- 2010. Rao, Ranjani, Alice L. Pawley, Stephen R. Hoffmann, Matthew W. Ohland, Monica E. Cardella. “Work In Progress: Development of a framework to Assess Sustainability Knowledge (ASK) in engineering undergraduate students.” Conference proceedings of the 40th ASEE/IEEE Frontiers in Education Conference, Washington DC, October 27-30. Article.
Corey earned his PhD in Engineering Education from Purdue University in December 2015. He is interested in the intersection between technology and society, more specifically how new communication and interactive technologies mediate and transform the way people interact, create new spaces for interaction and influence the ways people come to understand themselves. In the context of engineering education, understanding how people are affected by and interact with these technologies can inform how these technologies are deployed for learning.
Additionally, he is interested in how sociological thinking can be leveraged into engineers’ education as an approach to illuminate the connections between 1) engineering artifacts and people’s social life, needs and difficulties and 2) how people will interact with an artifact once it has been introduced into a group, society, or beyond. Corey is trained in social psychology and complexity (applied to sociology) approaches. Corey now works for the Concord Consortium in Boston, MA.
Saranya was a graduate student then post-doctoral researcher working with ADVANCE-Purdue from 2009-2010. She graduated with her PhD from the School of Education, Purdue University. Her focus was on Special Education with an emphasis on augmentative and alternative communication. Prior to this, she completed an EdS degree from the University of Virginia and has a Master’s and double Bachelor’s degrees’ from India. She joined the FREE group as a graduate research assistant in Spring 2009. On completion of her doctoral degree she continued on as a post-doctoral research fellow to work instrument development for quantitative and qualitative research. She has varied research interests that include – institutional climate in STEM and social sciences; cross-disciplinary learning; STEM education for individuals with disabilities (especially design and access); augmentative and alternative communication (neurocognitive issues); communication development and disabilities; diversity/multicultural issues in education. Saranya worked on the ACP-ADVANCE project until August 2010; she now lives in Chennai, India where she runs the Grassroots School.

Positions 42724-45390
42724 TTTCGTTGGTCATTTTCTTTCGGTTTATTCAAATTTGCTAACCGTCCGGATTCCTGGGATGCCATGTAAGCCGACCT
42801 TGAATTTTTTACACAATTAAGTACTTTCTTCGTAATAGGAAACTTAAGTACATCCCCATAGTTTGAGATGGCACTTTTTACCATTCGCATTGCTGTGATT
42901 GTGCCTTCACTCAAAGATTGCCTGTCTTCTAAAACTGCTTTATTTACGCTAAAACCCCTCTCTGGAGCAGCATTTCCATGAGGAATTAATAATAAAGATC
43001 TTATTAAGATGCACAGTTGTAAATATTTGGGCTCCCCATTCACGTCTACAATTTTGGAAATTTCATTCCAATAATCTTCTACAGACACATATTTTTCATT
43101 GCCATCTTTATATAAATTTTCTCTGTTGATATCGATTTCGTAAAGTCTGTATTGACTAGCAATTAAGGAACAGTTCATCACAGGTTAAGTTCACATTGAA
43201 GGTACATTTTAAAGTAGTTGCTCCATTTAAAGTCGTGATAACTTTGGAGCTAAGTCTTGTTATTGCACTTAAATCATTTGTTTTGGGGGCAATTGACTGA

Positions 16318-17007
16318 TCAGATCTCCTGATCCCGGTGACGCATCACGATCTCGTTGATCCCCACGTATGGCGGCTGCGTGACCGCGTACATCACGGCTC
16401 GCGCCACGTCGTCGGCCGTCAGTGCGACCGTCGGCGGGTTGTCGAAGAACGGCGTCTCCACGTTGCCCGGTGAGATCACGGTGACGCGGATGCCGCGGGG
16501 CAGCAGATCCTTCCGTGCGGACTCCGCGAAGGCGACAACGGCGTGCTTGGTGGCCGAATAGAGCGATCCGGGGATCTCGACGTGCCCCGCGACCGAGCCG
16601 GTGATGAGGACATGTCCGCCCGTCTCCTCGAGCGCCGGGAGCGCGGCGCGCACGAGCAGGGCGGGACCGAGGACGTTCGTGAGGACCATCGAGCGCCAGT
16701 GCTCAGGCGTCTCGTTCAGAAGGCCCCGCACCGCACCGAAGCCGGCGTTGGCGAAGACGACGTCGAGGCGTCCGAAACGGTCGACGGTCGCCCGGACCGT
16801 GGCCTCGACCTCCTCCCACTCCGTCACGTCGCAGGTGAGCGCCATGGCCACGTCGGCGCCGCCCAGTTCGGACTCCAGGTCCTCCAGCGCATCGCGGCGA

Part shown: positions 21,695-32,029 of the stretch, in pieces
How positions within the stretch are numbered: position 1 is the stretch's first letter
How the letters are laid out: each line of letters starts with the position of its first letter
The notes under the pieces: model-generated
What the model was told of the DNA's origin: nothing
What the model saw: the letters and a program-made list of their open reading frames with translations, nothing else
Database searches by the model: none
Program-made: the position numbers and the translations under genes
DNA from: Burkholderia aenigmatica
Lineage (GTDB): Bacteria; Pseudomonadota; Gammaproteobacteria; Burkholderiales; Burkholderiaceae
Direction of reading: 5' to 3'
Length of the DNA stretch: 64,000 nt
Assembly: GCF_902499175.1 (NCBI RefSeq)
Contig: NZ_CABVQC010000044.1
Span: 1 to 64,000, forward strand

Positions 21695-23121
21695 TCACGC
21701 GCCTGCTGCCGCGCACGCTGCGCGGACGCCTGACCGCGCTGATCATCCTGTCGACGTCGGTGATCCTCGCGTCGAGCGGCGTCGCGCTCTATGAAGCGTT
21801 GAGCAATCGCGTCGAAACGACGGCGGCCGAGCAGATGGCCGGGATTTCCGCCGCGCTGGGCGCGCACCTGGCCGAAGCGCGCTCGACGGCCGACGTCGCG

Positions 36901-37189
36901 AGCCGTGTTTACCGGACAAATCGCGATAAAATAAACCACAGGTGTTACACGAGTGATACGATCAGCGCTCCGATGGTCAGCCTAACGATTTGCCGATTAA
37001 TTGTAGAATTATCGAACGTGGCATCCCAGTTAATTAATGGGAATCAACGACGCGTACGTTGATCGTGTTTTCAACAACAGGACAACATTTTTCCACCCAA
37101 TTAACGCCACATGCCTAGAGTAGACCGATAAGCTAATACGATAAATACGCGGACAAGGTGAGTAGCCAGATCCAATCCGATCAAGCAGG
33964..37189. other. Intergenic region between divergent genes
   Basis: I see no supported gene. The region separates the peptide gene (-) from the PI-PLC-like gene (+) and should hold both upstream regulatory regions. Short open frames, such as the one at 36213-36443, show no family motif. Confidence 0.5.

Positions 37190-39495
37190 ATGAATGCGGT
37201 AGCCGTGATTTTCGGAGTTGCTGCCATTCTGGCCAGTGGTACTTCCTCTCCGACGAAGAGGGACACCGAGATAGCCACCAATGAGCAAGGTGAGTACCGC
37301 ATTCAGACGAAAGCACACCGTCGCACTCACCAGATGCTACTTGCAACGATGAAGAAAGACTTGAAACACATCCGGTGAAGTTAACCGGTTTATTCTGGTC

Marisol Mercado Santiago
Marisol graduated with a Ph.D. in Engineering Education from Purdue University in December 2014 under the supervision of Dr. Pawley. She was granted a National Science Foundation Graduate Research Fellow from 2011 to 2014. Her dissertation is titled “Culturally responsive engineering education: A case study of a pre-college introductory engineering course at Tibetan Children’s Village School of Selakui.” She currently works as a postdoc with Dr. Megan Grunert Kowalske at Western Michigan University. LinkedIn: www.linkedin.com/in/mmsantiago.
Michele graduated with her PhD in Engineering Education from Purdue University in December 2015. Her research interests include what motivates Indigenous students to go to college, high school engineering education, and improving college retention. She conducted her dissertation research on developing a tool to understand why the Alaska Native Science & Engineering Program (ANSEP) Precollege Computer Assembly component works to encourage high school students to take courses to prepare them for engineering at the college level. She holds a B.S. in Civil Engineering and a M.S. in Engineering Management. Michele grew up in Alaska and is now one of the first two Alaska Natives to serve as faculty members in engineering at the University of Alaska Anchorage.